Everything in your life and business is perfect. You don’t have a care in the world, right?
This could be the way it is (or how you think it is), but in my business experience things are typically not this way. Business could always be better. Even when things appear to be working, we should be exploring if there are new and better ways to do it.
We are not getting the results we need or we have typically had. There are times in our professional career when we have to come up with a new game plan. For you or your team, it may be time to abandon old techniques or procedures or markets and find new approaches. Unconventional approaches and outside the box thinking may be just what you need.
We will encounter opposition. I was reminded of this recently in an unexpected place. It was a sermon by Mike Burnidge, Senior Pastor at Northridge Community Church, in Scottsdale, Arizona. His points were a good reminder that when stepping outside the box we will face resistance.
Pastor Mike offered five ways to approach change and I have revised his E-L-A-T-E outline slightly to reflect some of my own experiences.
There have been times in my career when we needed to do something different. We had to change things up. I would like to think they were all simple transitions and everyone was quickly on board, but that wasn’t the case. No matter how compelling the need or convincing the arguments there were people who didn’t like change, who got their feelings hurt, or simply wouldn’t go along.
I believe it is best to confront the issue head on. Listen to all sides, the pros and cons. Encourage as much input as possible. Then make a decision. Communicate the reasons and rationale for change. If it means going with something radically new, something outside of the box, then do it. You will have to work on the resistance. Remember, there will be some ruffled feathers!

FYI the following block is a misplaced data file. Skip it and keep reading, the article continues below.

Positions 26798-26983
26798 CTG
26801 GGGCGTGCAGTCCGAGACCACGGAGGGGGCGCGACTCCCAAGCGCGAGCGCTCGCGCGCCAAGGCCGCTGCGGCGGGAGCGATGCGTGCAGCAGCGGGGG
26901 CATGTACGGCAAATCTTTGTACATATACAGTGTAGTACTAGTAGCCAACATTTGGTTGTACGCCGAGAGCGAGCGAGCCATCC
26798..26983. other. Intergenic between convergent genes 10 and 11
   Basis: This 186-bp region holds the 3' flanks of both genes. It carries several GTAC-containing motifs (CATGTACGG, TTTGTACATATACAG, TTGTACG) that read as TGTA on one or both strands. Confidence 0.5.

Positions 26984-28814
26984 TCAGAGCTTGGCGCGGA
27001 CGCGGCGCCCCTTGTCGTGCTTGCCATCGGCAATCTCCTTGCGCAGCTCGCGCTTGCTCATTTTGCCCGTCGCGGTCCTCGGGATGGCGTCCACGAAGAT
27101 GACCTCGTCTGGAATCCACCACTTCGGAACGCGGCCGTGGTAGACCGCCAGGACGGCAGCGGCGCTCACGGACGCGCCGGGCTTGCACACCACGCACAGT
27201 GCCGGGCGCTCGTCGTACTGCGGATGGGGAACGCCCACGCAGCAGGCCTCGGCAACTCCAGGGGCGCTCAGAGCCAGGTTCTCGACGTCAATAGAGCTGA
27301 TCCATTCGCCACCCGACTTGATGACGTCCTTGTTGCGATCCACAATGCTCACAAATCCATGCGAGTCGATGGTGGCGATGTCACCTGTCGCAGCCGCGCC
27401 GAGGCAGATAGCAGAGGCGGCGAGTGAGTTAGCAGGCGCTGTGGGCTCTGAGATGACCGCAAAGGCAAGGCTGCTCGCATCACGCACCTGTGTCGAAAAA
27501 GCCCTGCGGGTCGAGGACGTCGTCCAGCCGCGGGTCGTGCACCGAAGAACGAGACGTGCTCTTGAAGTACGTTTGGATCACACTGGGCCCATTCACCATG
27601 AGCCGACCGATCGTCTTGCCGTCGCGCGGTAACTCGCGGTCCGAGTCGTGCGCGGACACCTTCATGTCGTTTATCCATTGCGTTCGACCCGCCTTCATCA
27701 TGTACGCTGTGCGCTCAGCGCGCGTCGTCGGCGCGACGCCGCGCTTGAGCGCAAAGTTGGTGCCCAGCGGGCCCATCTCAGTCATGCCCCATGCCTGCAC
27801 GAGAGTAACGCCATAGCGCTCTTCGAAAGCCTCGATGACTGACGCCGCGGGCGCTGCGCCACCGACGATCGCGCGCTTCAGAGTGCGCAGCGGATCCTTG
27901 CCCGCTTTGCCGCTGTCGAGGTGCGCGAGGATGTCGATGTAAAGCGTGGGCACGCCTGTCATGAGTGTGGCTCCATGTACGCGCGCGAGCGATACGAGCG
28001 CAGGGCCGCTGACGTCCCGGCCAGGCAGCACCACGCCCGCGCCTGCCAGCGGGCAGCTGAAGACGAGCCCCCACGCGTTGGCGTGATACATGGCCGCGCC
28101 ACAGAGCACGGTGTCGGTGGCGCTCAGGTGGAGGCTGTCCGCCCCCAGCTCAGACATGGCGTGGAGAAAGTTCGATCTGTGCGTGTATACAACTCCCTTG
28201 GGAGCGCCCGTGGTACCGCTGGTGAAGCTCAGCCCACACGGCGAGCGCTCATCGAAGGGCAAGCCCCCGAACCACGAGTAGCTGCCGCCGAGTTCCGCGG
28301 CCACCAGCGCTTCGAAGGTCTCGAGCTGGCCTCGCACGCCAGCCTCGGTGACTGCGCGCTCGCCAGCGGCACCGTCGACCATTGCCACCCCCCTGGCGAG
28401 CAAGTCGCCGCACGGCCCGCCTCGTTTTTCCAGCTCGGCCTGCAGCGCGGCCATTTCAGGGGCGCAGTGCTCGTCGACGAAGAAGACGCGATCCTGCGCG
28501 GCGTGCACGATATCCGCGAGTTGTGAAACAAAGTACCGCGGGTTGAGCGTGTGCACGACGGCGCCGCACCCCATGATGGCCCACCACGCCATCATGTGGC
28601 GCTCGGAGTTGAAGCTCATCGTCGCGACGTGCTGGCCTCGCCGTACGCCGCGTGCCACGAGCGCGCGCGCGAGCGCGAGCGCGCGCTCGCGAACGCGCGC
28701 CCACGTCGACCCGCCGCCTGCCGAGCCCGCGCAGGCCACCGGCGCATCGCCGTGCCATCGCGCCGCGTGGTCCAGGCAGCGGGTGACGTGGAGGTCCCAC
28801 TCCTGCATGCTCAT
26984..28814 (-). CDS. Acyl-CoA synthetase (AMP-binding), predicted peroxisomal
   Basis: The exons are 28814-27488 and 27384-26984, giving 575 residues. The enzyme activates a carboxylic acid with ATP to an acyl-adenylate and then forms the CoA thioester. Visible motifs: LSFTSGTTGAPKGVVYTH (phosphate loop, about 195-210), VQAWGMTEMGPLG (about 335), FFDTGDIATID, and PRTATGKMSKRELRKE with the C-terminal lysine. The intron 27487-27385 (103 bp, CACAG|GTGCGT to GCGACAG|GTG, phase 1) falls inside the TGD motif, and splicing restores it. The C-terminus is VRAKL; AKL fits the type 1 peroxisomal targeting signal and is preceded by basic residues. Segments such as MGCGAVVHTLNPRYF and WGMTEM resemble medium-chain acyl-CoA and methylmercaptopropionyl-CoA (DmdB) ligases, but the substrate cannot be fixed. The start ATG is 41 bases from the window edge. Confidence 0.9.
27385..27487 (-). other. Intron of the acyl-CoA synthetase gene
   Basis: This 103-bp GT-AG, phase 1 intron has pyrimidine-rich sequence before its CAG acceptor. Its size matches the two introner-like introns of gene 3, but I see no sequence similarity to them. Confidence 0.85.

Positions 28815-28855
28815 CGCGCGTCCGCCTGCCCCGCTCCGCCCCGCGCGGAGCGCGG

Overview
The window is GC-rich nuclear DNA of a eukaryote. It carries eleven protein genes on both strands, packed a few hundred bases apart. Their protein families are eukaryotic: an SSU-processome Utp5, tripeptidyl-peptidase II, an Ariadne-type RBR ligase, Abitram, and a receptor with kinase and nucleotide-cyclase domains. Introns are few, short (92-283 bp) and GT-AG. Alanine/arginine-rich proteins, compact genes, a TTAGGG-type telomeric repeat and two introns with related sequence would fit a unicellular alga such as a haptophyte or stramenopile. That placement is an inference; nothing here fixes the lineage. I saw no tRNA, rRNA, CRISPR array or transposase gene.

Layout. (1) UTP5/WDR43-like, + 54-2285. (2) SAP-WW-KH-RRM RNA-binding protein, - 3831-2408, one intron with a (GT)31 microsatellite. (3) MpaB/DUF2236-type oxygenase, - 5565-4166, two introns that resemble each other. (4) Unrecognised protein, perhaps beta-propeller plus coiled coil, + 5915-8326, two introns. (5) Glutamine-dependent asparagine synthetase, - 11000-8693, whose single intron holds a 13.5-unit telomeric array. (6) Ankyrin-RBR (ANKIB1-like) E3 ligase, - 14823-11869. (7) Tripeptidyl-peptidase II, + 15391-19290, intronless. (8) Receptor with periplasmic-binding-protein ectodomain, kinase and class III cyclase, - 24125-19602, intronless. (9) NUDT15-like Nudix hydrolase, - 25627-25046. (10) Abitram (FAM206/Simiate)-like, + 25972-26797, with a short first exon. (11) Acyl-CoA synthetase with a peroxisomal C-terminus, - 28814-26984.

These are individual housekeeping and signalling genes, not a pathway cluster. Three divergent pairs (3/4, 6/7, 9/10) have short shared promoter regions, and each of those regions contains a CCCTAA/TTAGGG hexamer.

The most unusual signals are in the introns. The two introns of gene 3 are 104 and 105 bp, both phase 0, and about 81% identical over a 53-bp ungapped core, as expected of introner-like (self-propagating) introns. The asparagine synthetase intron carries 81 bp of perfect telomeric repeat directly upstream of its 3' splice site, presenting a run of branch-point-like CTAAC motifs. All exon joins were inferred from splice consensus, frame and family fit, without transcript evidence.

When we take new directions, sometimes it’s clear and things happen quickly and positively. If it’s like most things, however, it will take some time. It will have its ups and downs before it catches hold. We must have conviction and belief that the changes are what we need. You must make sure all are pulling in the same direction. Pastor Mike would advocate prayer, and that may be needed, but stand by your strong convictions. Get out among the people doing the work and see if anything needs to be tweaked a little to make it better. Give new ideas time to gel and for everyone to get on board.
When you are convinced it is time for change, you may find a need to abandon friends or co-workers who are holding you back. There will always be some resistance to change, and this is especially true when businesses are growing. You will hear that “we are not the same old company we once were”. Of course you are not!
Growth may require change and out of the box thinking. You are not changing the things that made it a good place to work, but you may be changing procedures, practices, and interactions and some people are slow to change. And remember, you will not change your company because of growth, you will only enhance it. Especially in these times of change, it’s essential that you communicate, communicate, communicate!
I see it in many organizations; there’s paralysis by analysis. The facts are clear, but there is resistance to change.
Once you have decided to go in a new direction, take action, and do it quickly!
It’s important to foster a culture of creativity and always trying to think outside the box. Whether or not you take the plunge every time, try to get yourself and others to think creatively.
Business and life is all about dealing with change. Things never stay the same, and if we think they are, we could be left behind. Look around — there are very few companies more than 10 or 15 years old. If they are, I suspect they have had to change the way they do business. I was recently at the 150th Anniversary of First Tennessee Bank and while it is the 14th oldest bank charter in the U.S., it has had to change how it does business several times in its long history. We must all do the same, some more often than others.
Keep reinventing what you do to prosper. Don’t be afraid to embrace thinking outside the box!